$20M pledged to state Tuesday
SACRAMENTO (AP) — Federal officials on Wednesday pledged more money to help California cope with its severe drought as state fishing regulators shut down recreational angling on portions of two water-starved rivers because of concerns about the survival of salmon and steelhead trout.
The U.S. Bureau of Reclamation and Natural Resources Conservation Service announced another $14 million for water management improvements in the state, a day after Agriculture Secretary Tom Vilsack committed $20 million.
The aid was announced as the U.S. House of Representatives passed a bill supported by House Speaker John Boehner and Central Valley Republicans that would temporarily halt restoration of the San Joaquin River and allow farmers to pump delta water more freely. The bill rankled environmentalists and many across the aisle, including Democratic House Minority Leader Nancy Pelosi.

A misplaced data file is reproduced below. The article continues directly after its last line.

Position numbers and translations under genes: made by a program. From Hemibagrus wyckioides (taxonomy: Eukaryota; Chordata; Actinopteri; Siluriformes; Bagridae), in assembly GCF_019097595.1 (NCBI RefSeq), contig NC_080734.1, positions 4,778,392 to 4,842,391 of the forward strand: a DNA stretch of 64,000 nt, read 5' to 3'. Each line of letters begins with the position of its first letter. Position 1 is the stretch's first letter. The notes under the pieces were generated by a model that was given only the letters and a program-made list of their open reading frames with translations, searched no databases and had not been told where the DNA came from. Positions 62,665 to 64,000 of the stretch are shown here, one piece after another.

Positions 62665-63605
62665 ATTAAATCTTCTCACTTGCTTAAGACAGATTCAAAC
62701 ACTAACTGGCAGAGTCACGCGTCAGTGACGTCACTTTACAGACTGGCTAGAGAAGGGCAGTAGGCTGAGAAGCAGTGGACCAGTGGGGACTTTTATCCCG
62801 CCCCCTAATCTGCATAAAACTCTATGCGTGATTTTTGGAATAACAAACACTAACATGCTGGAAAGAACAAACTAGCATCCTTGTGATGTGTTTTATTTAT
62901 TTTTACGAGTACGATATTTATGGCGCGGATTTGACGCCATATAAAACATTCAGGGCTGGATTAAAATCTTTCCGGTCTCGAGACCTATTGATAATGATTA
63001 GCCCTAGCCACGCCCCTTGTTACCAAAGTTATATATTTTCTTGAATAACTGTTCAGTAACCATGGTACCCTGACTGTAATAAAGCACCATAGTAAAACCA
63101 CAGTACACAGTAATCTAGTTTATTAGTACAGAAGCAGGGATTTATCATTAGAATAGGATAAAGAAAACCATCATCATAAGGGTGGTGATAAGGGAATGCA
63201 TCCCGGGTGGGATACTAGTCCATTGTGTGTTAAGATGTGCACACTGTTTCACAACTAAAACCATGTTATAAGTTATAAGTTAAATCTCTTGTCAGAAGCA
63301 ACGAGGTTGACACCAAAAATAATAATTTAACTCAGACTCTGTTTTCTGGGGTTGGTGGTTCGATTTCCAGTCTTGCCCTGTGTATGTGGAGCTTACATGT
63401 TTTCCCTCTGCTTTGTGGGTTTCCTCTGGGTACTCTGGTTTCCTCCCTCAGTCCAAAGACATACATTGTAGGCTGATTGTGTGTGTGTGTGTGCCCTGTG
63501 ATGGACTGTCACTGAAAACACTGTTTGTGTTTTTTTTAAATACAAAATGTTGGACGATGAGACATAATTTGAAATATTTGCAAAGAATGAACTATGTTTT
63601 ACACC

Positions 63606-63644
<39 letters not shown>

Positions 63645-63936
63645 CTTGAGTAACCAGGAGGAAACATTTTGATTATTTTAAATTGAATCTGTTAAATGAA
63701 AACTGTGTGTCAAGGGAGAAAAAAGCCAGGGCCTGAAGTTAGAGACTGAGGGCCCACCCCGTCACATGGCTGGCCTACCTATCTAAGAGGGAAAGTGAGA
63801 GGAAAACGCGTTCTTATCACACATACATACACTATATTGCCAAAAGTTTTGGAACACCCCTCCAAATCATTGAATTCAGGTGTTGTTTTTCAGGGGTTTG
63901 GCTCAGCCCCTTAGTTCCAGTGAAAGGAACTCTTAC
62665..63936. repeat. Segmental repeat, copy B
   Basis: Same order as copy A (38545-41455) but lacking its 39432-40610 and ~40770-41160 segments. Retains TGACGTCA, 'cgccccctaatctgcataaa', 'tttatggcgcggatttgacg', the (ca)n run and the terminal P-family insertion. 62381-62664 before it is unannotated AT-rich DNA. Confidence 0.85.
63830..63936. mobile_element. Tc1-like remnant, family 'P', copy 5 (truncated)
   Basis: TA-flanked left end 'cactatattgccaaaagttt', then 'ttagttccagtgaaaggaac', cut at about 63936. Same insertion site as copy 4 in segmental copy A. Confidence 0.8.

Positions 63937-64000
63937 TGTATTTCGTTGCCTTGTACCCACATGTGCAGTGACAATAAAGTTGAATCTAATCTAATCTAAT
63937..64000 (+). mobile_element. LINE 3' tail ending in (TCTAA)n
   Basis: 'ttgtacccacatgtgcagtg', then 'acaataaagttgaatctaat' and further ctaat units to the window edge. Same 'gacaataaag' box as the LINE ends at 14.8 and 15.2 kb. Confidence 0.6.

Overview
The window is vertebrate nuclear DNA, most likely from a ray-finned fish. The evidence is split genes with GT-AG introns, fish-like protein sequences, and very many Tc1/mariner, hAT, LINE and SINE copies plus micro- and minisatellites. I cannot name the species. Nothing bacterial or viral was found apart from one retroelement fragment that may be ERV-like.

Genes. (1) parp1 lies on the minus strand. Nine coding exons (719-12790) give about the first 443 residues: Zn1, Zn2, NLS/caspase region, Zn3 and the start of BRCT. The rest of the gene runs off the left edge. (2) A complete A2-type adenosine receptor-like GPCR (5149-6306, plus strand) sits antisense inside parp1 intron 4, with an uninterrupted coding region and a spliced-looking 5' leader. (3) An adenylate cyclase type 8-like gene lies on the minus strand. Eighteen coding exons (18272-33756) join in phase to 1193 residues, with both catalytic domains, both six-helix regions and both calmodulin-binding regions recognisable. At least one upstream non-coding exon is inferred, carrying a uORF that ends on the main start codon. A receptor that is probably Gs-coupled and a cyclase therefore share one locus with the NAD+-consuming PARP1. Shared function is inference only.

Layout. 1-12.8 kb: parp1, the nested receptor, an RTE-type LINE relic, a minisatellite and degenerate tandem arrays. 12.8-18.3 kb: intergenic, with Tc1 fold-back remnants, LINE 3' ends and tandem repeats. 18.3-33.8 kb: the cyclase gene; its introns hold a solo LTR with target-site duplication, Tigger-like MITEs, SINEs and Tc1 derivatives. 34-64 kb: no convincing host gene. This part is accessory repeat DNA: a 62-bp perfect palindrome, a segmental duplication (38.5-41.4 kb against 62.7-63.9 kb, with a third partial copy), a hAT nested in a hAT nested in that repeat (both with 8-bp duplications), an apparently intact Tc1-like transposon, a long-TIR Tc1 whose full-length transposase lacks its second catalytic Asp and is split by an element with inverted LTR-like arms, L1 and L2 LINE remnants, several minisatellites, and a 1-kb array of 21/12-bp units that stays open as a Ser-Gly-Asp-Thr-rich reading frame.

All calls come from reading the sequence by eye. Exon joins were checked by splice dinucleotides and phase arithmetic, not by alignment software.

“This Republican bill reflects misguided priorities, undermines California’s water rights, and overrides the state’s ability to manage its own water supplies,” Pelosi said in a statement.
Meanwhile, California’s Fish and Game Commission continued banning fishing on drought-stricken state waterways.
The panel voted unanimously to abolish fishing on parts of the American and Russian rivers after the California Department of Fish and Wildlife closed dozens of others last month.
California has already taken steps to address concerns over the drought, including cutting deliveries from the State Water Project to farms and cities, and urging statewide conservation.
State wildlife officials said the drought-related fishing closures are the most extensive the state has ever implemented.
Chuck Bonham, director of fish and wildlife, said the decision is meant to save as many fish as possible, so that when the drought eases there will still be some left to catch.